In response to the question “are GM(O) foods safe?”, the World Health Organization (WHO) responds “Different GM(O) organisms include different genes inserted in different ways. This means that individual GM(O) foods and their safety should be assessed on a case-by-case basis and that it is not possible to make general statements on the safety of all GM foods. GM foods currently available on the international market have passed safety assessments and are not likely to present risks for human health. In addition, no effects on human health have been shown as a result of the consumption of such foods by the general population in the countries where they have been approved…”. Given WHO ,arguably the global authority on health issues, has declared that no safety concerns have been noted in GMO products in the market, it is not surprising that many farmers have rushed to adopt GMO’s and their many productive benefits.
Genetically modified crops have the potential to greatly reduce costs both to the farmer, and to the environment surrounding farm land. This in large part due to reduced use of herbicides and pesticides associated with GM crops. Depending on the crop, and the specific modification made, GM crops have been shown to reduce herbicide use by as much as 30%, and reduce pesticide use by as much as 70%. This could have radical implications for the environment surrounding the farm land, and for the health of those involved in farming. A survey of Chinese cotton farmers found that nearly 5% of farmers who grew only genetically modified cotton (specifically Bt Cotton, modified to be pest resistant) reported pesticide related poisonings. Contrast this with the farmers who did not grow only GM cotton, 13% of whom reported pesticide related poisonings (it’s worth noting that this study had a very small sample, which was highly skewed towards farmers who used GM crops).
More obvious to farmers than the health effects of spraying less pesticides and herbicides are the cost savings. Not only do the farmers save money by buying less pesticides and herbicides, but they save on labor and fuel costs as they may drive through their fields less often. The switch to GM herbicide tolerant rapeseed (from which canola oil is made) made by Canadian farmers is estimated to have reduced diesel fuel consumption by roughly $27 million dollars (accounting for inflation and exchange rates) from 1997 to 2000, and thus reduced green house gas emissions by approximately 110,000 t.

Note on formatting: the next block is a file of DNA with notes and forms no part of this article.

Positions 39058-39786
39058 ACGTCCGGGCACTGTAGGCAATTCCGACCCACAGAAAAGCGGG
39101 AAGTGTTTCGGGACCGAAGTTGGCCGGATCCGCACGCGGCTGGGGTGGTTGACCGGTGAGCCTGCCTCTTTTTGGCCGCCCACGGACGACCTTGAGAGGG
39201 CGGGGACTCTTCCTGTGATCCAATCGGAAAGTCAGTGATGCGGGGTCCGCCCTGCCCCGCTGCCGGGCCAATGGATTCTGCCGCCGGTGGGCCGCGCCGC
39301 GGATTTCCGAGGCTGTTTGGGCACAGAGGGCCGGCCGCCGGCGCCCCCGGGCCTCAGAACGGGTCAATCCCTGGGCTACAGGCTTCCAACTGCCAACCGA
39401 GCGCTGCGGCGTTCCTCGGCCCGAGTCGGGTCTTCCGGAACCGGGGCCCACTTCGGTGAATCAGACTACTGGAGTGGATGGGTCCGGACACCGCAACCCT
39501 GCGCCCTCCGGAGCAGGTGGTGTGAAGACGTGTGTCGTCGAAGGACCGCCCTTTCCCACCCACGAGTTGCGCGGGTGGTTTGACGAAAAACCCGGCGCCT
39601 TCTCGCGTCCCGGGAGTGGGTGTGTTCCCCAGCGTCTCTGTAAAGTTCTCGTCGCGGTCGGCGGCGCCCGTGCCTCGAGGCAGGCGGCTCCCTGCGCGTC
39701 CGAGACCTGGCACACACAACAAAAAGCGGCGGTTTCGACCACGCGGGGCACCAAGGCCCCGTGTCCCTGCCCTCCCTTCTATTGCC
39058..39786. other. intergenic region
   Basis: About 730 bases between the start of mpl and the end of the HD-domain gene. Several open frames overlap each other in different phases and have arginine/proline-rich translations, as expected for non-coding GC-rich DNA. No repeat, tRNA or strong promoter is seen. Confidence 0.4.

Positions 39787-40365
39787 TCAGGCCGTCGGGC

Beyond impacts on pesticide and herbicide use, pesticide related poison rates, and diesel consumption, GMO’s have the potential to increase nutrient availability to the worlds poorest. One such example is Golden Rice, rice modified with genes from corn and a bacterium to provide a greater vitamin A content. For those who subsist almost entirely on rice, this could be a great stride towards meeting ideal nutritional requirements.
Despite the identification of major benefits associated with GM crops, it is challenging to find studies assessing any risks of GMO’s. As pointed out by Arpad Pusztai and Susan Bardocz “In the absence of safety studies, the lack of evidence that GM food is unsafe cannot be interpreted as proof that it is safe”. This begs the question, what are the hypothesized risks of GMO’s? I’ll be examining this question in next week’s newsletter.
World Health Organization. Food Safety: 20 Questions on Genetically Modified Foods. May 2014. Retrieved from http://www.who.int/foodsafety/areas_work/food-technology/faq-genetically-modified-food/en/
Phipps, R.H., Park, J.R. Environmental Benefits of Genetically Modified Crops: Global and European Perspectives on Their Ability to Reduce Pesticide Use. 2002. Journal of Animal and Feed Sciences, 11, 1-18
Huang, J., et al. Biotechnology as an Alternative to Chemical Pesticides: A Case Study of Bt Cotton in China. 2003. Agricultural Economics, 29, 55-67
Harmon, Amy. Golden Rice: Lifesaver?. August 2013. Retrieved from http://www.nytimes.com/2013/08/25/sunday-review/golden-rice-lifesaver.html
Pusztai, A., Bardocz, S. Potential Health Effects of Foods Derived from Genetically Modified (GM) plants – What are the Issues?. 2007. Biosafety First: Holistic Approaches to Risk and Uncertainty in Genetic Engineering and Genetically Modified Organisms. Chapter 14.